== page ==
The 2-1 decision yesterday comes after 3 1/2 months of considering the matter, which was raised by amici after the Department of Justice had declined to do battle with Arpaio at the end of the District Court criminal contempt case, and after Arpaio had appealed the decision that the pardon did not vacate Judge Bolton's findings that the former Sheriff was guilty of contempt.
The majority said that it is following a line of U.S. Supreme Court cases that authorize appointing private counsel when there has been a political change that has prompted prosecutors to rethink their position. In November, the Court asked the parties for their positions on a special counsel; the Justice Department said it would not defend Bolton's order and said "we take no position on whether
the Court should appoint counsel to make any additional arguments."
Arpaio's attorneys argued strongly against special counsel, telling the court it "simply smacks of the worst kind of prejudice."
Reached today by Arizona's Politics, Arpaio co-counsel Jack Wilenchik elaborated:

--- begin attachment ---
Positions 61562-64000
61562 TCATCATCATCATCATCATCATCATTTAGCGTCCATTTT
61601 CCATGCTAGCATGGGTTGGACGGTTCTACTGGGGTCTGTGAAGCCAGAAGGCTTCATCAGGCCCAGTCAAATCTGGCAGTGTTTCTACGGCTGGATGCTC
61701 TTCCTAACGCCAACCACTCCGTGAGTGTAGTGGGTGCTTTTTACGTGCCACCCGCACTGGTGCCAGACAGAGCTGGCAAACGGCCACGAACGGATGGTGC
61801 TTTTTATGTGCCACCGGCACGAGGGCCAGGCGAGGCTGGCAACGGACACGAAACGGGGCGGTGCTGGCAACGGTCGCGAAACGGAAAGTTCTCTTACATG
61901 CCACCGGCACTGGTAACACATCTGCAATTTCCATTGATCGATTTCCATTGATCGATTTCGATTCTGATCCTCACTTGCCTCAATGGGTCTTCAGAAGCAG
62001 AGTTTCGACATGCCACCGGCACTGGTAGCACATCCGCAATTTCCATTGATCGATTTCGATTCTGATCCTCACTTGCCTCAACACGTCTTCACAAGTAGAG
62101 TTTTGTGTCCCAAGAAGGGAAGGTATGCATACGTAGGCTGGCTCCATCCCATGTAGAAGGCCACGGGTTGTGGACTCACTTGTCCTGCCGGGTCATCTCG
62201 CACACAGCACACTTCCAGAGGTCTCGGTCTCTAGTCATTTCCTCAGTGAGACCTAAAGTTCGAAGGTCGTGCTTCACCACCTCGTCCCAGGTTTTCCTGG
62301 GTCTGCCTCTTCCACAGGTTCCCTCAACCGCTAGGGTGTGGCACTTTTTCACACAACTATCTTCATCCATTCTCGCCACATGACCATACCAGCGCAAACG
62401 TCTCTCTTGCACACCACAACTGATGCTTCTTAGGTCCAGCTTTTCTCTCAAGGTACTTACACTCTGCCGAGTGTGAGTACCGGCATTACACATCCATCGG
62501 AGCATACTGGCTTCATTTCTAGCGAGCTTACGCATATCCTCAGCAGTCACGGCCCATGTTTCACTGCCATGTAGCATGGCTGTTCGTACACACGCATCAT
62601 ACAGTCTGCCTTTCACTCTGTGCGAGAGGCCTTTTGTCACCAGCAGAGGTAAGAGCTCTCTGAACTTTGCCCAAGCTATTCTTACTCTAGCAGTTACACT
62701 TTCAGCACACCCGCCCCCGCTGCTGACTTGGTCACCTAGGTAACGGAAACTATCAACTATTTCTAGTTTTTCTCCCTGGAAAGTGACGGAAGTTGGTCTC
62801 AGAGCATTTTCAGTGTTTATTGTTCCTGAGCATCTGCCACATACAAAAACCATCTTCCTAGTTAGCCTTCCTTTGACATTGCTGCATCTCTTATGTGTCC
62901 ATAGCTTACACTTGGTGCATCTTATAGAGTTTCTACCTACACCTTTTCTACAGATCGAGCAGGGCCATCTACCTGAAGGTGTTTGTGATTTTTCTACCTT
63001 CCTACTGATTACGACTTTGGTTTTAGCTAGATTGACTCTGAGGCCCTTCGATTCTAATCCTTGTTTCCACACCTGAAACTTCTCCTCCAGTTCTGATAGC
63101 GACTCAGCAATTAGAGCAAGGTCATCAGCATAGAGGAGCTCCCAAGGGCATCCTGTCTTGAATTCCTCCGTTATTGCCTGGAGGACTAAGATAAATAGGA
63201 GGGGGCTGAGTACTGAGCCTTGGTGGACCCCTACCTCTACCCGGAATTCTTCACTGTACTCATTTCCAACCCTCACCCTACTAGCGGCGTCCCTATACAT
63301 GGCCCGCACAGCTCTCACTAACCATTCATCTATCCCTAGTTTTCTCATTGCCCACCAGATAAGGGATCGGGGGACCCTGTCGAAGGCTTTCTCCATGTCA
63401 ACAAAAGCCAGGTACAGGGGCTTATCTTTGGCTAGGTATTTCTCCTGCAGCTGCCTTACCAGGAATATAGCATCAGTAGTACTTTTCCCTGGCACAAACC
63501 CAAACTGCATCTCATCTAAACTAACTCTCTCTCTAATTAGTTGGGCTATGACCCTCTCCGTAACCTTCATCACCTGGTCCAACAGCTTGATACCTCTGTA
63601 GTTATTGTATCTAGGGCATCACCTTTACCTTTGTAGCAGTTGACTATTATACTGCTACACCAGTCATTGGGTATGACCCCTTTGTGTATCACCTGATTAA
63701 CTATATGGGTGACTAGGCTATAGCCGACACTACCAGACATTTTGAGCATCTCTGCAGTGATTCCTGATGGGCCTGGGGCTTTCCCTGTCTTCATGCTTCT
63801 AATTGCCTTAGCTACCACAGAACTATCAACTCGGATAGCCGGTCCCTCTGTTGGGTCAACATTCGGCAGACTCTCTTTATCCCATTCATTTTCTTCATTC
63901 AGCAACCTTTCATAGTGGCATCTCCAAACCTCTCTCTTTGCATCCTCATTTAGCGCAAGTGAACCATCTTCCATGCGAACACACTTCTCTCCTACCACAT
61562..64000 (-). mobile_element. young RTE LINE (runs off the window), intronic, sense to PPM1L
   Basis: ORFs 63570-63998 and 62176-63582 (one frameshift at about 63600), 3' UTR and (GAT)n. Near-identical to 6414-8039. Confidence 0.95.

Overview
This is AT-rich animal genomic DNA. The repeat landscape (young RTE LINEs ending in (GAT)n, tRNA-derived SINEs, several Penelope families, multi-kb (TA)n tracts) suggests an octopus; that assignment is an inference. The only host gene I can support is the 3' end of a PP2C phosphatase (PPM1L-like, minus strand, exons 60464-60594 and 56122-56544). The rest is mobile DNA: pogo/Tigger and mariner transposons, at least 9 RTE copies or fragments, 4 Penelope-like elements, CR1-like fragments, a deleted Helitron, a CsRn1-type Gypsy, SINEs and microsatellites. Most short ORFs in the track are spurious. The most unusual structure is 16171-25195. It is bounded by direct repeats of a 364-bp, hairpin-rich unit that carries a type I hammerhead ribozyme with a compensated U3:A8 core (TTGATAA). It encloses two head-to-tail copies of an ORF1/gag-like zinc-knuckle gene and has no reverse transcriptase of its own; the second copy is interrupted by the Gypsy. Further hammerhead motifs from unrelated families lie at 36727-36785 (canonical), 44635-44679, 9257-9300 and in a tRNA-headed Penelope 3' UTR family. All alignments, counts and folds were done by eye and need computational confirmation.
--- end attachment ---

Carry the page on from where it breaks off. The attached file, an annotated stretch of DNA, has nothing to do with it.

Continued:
The idea that the Ninth Circuit can appoint “another” prosecutor to a criminal case, just because the actual prosecutors agree with the defendant and the law is clearly on his side, is deeply disturbing. But unfortunately it is nothing new in this case, which has been a battle from day one between the law and deep-seated judicial prejudice.Dissenting Judge Richard Tallman agreed, and noted that Arpaio had admitted guilt when he accepted the pardon.
Arpaio effectively conceded his guilt by accepting the pardon, and there is no need for more investigation, presentation of evidence, or further proceedings to determine if the equitable relief of vacatur is appropriate.
Attorney Paul Weich contributed to this report.
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